Hospitals pay nearly $1 million over ABC television documentary

After allegations that the privacy of patients was compromised by inviting film crews for an ABC television documentary series without first obtaining authorization, three hospitals in Boston have agreed to pay nearly $1 million to settle potential violations. The HHS Office for Civil Rights (OCR) has reached separate settlements with Massachusetts General Hospital (MGH), Brigham and Women’s Hospital (BWH), and Boston Medical Center (BMC) for compromising the privacy of patients’ protected health information (PHI) by inviting film crews for an ABC television network documentary series, without first obtaining authorization from patients. Collectively, the three entities paid OCR $999,000 to settle potential violations of the HIPAA Privacy Rule. HHS has also provided specific guidance about the Health Insurance Portability and Accountability Act (P.L. 104-191) and media coverage, including direction that blurring or pixilation is insufficient to protect patient privacy (Resolution Agreement, August 3, 2018; Resolution Agreement, September 6, 2018; Resolution Agreement, September 6, 2018).


To resolve potential HIPAA violations, MCH agreed to pay $515,000, BWH agreed to pay $384,000, and BMC agreed to pay $100,000. Each entity also agreed to provide workforce training as part of a corrective action plan that will include OCR’s guidance on disclosures to film and media. HHS initiated the investigation of BWH based on information in a Boston Globe newspaper article that indicated BWH permitted ABC News to film a medical documentary program at BWH. HHS also initiated of an investigation of MGH based on a news story posted to MGH’s website indicating that ABC News would be filming a medical documentary program at MCH.

This is the second HIPAA case involving an ABC medical documentary television series. In 2016, New York-Presbyterian Hospital entered into a settlement in association with the filming of “NY Med.” “Patients in hospitals expect to encounter doctors and nurses when getting treatment, not film crews recording them at their most private and vulnerable moments,” said Roger Severino, OCR director. “Hospitals must get authorization from patients before allowing strangers to have access to patients and their medical information.”

Guidance on media coverage

HHS reaffirmed that health care providers cannot invite or allow media personnel, including film crews, into treatment or other areas of their facilities where patients’ PHI will be accessible. This includes any written, electronic, oral, or other visual or audio form, or otherwise make PHI accessible to the media, without prior written authorization from each individual who is or will be in the area or whose PHI otherwise will be accessible to the media. It is not sufficient for a health care provider to request or require media personnel to mask the identities of patients. Using techniques such as blurring, pixelation, or voice alteration software for whom an authorization was not obtained is insufficient.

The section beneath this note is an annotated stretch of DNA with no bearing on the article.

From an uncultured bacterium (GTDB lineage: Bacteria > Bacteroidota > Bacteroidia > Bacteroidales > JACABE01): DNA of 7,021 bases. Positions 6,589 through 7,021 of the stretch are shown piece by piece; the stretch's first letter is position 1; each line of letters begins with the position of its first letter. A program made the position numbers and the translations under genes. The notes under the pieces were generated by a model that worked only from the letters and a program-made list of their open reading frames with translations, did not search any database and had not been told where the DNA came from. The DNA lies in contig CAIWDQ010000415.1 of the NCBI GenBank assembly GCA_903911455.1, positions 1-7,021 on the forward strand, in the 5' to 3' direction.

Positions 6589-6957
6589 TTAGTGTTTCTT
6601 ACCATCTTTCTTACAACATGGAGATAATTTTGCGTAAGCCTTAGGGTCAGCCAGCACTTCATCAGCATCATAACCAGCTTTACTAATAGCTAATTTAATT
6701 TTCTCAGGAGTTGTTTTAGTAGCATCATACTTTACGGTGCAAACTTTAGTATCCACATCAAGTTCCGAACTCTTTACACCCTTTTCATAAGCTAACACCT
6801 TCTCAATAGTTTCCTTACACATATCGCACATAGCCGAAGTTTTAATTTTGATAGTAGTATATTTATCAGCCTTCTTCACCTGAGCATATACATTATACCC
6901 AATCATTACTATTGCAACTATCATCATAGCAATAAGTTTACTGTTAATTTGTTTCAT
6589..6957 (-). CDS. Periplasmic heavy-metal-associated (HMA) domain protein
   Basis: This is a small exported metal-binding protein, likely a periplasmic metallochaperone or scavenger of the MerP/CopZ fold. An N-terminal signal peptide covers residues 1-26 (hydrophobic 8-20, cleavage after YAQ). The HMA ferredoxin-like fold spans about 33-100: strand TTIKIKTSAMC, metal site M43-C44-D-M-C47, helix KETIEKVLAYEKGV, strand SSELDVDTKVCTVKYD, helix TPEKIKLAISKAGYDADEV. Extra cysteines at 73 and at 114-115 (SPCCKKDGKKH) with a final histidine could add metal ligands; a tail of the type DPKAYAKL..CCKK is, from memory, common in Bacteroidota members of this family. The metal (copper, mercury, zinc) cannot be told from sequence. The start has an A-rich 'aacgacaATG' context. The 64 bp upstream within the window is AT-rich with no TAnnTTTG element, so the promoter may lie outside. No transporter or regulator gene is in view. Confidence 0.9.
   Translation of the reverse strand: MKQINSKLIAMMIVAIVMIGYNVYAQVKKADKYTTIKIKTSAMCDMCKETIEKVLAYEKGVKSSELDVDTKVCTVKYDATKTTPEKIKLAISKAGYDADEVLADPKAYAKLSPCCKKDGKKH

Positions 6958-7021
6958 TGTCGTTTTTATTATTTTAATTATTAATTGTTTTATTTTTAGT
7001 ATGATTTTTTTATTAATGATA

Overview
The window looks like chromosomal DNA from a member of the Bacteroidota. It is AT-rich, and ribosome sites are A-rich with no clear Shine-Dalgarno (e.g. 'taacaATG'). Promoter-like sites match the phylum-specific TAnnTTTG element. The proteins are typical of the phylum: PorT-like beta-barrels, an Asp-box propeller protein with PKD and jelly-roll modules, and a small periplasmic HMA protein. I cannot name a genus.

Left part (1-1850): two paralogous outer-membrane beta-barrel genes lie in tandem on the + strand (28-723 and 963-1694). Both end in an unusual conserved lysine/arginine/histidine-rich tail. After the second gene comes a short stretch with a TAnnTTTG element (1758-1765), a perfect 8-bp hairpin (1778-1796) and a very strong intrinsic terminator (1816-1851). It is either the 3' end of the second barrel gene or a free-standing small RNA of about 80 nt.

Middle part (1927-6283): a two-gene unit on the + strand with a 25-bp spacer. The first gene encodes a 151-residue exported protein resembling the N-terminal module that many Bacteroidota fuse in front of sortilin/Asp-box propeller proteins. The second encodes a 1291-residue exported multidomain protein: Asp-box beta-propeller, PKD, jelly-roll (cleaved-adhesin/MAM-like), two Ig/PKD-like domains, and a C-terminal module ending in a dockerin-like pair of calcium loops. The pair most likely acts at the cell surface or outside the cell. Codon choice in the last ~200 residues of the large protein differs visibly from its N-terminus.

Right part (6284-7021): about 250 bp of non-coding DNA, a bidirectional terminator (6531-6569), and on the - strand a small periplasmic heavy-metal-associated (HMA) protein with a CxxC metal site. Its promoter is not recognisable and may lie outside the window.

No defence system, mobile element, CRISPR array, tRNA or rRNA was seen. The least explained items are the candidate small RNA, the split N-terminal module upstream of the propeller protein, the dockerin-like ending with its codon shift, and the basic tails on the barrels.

Only in very limited circumstances does the HIPAA Privacy Rule permit health care providers to disclose protected health information to members of the media without a prior authorization signed by the individual. For example, a covered entity may seek to have the media help identify or locate the family of an unidentified and incapacitated patient in its care. The HIPAA Privacy Rule does not require health care providers to prevent members of the media from entering areas of their facilities that are otherwise generally accessible to the public, which may include public waiting areas or areas where the public enters or exits the facility. A health care provider may also utilize the services of a contract film crew to produce training videos or public relations materials on the provider’s behalf if certain protections are in place.

Kusserow on Compliance: HIPAA enforcement update

At the 2018 HCCA Compliance Institute HIPAA Policy and Enforcement Update, it was reported that since September 2009 through the end of 2017 there were 2178 reports filed with the HHS OCR involving breaches affecting 500 or more individuals. In addition to large breaches, there were over 300,000 reports of breaches of protected health information (PHI) affecting fewer than 500 individuals. Individuals affected by the large breaches were about 177 million. So far, OCR’s website has posted 38 breaches as of April 2018. In all, nearly one million patients may have had their PHI put at risk by these incidents with the number continuing to grow. The breakdown of type of large breaches includes:

  • Loss/Theft continues as the most often reported problem; nearly half of the cases.
  • Laptops and other portable storage devices represented one fourth of large breaches.
  • Hacking/IT Incidents account for about one in five reported incidents.
  • Paper records accounted for another fifth of the large breaches

10 largest 2018 incidents to date by number of patient records affected

  1. 582,174 – California Department of Developmental Services, 4/06/2018, Unauthorized Access/Disclosure Incident